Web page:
Talking is biggest help for those who are struggling says Somerset captain Abell

PUBLISHED: 11:28 23 May 2020 | UPDATED: 11:28 23 May 2020

Somerset's Tom Abell

Somerset's Tom Abell

PA Wire

Somerset captain Tom Abell has been working with Sporting Minds UK during his unexpected time out in the UK lockdown due to the coronavirus pandemic.

Someset's Tom AbellSomeset's Tom Abell

Abell is an ambassador for the charity, for athletes between 16 and 30, and took part in a Q&A session with Press Association as part of Mental Heath Awareness Week to discuss his role.

Q.How did you get involved with Sporting Minds UK?

A.Mental health is a huge thing in sport and we have seen increasing numbers of people come out talking about it.

Somerset captain Tom AbellSomerset captain Tom Abell

I personally haven’t been affected but a number of people close to me have had their own battles.

Callum Lea (19-year-old former Worcestershire prospect and SMUK founder) got in touch with on and asked if I could help spread the word because talking to people is the biggest help for anyone who is struggling.

Q.Is cricket ahead of other sports thanks to the honesty of players like your old captain Marcus Trescothick?

A.Some pretty influential figures like ‘Tres’ have come out and spoken about it and that gives people the confidence to talk too.

A lot of sport is about pressure and there’s a lot of judgement, but having inspirational people like that, who you look up to, helps everyone reach out.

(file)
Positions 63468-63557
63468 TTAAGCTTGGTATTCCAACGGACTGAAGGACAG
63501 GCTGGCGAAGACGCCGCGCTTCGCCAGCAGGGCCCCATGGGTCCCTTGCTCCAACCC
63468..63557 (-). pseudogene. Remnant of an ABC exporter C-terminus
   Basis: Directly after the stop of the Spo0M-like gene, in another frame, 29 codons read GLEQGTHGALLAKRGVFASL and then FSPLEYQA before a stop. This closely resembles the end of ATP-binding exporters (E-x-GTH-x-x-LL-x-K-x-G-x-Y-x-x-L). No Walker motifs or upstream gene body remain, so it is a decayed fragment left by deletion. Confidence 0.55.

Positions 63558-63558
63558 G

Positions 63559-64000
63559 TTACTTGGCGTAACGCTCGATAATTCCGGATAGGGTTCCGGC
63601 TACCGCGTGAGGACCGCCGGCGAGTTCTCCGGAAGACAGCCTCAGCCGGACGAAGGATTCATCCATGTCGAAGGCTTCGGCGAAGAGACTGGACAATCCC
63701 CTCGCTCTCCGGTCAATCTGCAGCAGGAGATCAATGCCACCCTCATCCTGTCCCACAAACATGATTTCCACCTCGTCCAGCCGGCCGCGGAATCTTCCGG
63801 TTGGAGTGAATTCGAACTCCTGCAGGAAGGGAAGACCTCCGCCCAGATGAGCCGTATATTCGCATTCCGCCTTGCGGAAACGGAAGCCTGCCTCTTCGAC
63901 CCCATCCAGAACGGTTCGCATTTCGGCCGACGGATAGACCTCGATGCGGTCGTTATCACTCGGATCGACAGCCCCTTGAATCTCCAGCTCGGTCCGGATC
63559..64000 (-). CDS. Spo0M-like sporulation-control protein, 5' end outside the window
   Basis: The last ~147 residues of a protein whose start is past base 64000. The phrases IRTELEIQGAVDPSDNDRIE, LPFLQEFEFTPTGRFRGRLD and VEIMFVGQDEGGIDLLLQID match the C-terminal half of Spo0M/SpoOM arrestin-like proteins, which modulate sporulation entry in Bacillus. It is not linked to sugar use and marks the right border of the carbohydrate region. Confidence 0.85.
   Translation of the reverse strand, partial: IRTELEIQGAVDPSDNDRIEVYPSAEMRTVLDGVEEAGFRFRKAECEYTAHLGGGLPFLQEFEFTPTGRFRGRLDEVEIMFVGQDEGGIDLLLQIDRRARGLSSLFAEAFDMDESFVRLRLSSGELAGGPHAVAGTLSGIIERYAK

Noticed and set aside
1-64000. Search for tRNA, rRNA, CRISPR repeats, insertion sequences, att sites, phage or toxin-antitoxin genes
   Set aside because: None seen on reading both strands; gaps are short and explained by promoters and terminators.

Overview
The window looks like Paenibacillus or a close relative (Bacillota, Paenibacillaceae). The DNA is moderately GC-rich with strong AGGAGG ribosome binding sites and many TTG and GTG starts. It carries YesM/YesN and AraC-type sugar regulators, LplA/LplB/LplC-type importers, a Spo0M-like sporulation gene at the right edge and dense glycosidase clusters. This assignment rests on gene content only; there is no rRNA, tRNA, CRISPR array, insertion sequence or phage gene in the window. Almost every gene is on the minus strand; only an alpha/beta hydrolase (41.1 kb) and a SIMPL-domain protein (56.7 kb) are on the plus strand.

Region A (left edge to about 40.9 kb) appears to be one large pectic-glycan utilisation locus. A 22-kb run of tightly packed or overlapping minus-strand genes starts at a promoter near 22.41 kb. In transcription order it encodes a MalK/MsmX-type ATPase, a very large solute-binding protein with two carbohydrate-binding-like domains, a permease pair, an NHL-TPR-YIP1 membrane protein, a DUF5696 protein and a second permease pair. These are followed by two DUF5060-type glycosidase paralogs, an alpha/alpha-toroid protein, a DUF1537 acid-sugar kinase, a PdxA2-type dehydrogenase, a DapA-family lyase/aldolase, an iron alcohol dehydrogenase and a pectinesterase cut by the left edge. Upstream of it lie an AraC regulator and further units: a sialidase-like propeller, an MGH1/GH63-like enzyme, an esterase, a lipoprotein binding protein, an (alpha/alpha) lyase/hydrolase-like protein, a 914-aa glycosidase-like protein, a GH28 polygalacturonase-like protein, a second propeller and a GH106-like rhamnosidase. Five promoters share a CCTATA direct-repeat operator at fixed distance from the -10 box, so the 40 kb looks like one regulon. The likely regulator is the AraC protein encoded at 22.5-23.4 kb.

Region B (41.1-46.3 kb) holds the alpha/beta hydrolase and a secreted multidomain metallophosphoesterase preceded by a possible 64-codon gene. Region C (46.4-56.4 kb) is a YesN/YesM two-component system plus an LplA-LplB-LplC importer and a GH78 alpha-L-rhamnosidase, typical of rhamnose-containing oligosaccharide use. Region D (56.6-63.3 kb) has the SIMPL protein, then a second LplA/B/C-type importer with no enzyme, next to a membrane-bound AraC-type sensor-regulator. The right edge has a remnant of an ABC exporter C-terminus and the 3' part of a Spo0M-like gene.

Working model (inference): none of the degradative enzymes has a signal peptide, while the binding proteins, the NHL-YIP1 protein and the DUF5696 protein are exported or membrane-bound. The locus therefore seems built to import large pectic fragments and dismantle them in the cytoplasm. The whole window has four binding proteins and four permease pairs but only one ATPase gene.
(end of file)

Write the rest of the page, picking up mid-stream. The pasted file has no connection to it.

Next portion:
Q.Has lockdown and the change of routine been a challenge?

A.It’s a funny thing – when you’re playing your whole year can be intense and mentally very demanding.

The nature of cricket is that you learn to deal with failure so I’ve tried to frame it as a chance to relax and switch off.

I’ve attempted to take a step back because the intensity will come around again.

Q.As captain are you checking in with younger players particularly?

A.That is a demographic that might be particularly anxious about the current situation because it’s a crucial period of your career when you’re that sort of age.

The last thing you want is for people to deal with that on their own, especially if they are used to being around people and socialising.

It’s important they have people in their cricket circles but having someone available confidentially, removed from the game, is equally important and that’s where the charity comes in.

Q.How has the club been getting involved in the community?

A.We are currently on furlough but as it stands we have been able to ring around the membership voluntarily. We know lots of people who would have been at the cricket might be getting lonely for struggling without it.

It’s great to reach out and have a chat with people – it’s not much, but it’s the least we can do.

Q.What are you missing most about the circuit?

A.I guess it’s that day-to-day interaction with your best mates; that feeling you get after a challenging day when you get back in the dressing room and relax as a team.

The other thing I miss is the element of competitive, the edge.

Q.Is it personally frustrating after your England Lions call-up over the winter?

A.I felt incredibly fortunate to some great experiences and my first involvement in an England set-up. We had some good results in Australia and there are few better places to tour.

Naturally I wanted to kick of from that, take my game to the next level but I’m trying not to worry too much about cricket matters and just focus on staying fit and healthy.

Q.What are your lockdown entertainment recommendations?

AI’ve finished After Life with Ricky Gervais, rewatched Game of Thrones and now I’m getting through Friday Night Lights. I’ve also been learning the ukulele a little bit – Hey Soul Sister is my go tune at the moment but it’s a work in progress.

*Sporting Minds UK is a registered charity that provides and promotes mental health support in young sports people. To access one-to-one support, get involved or donate go to sportingmindsuk.org.


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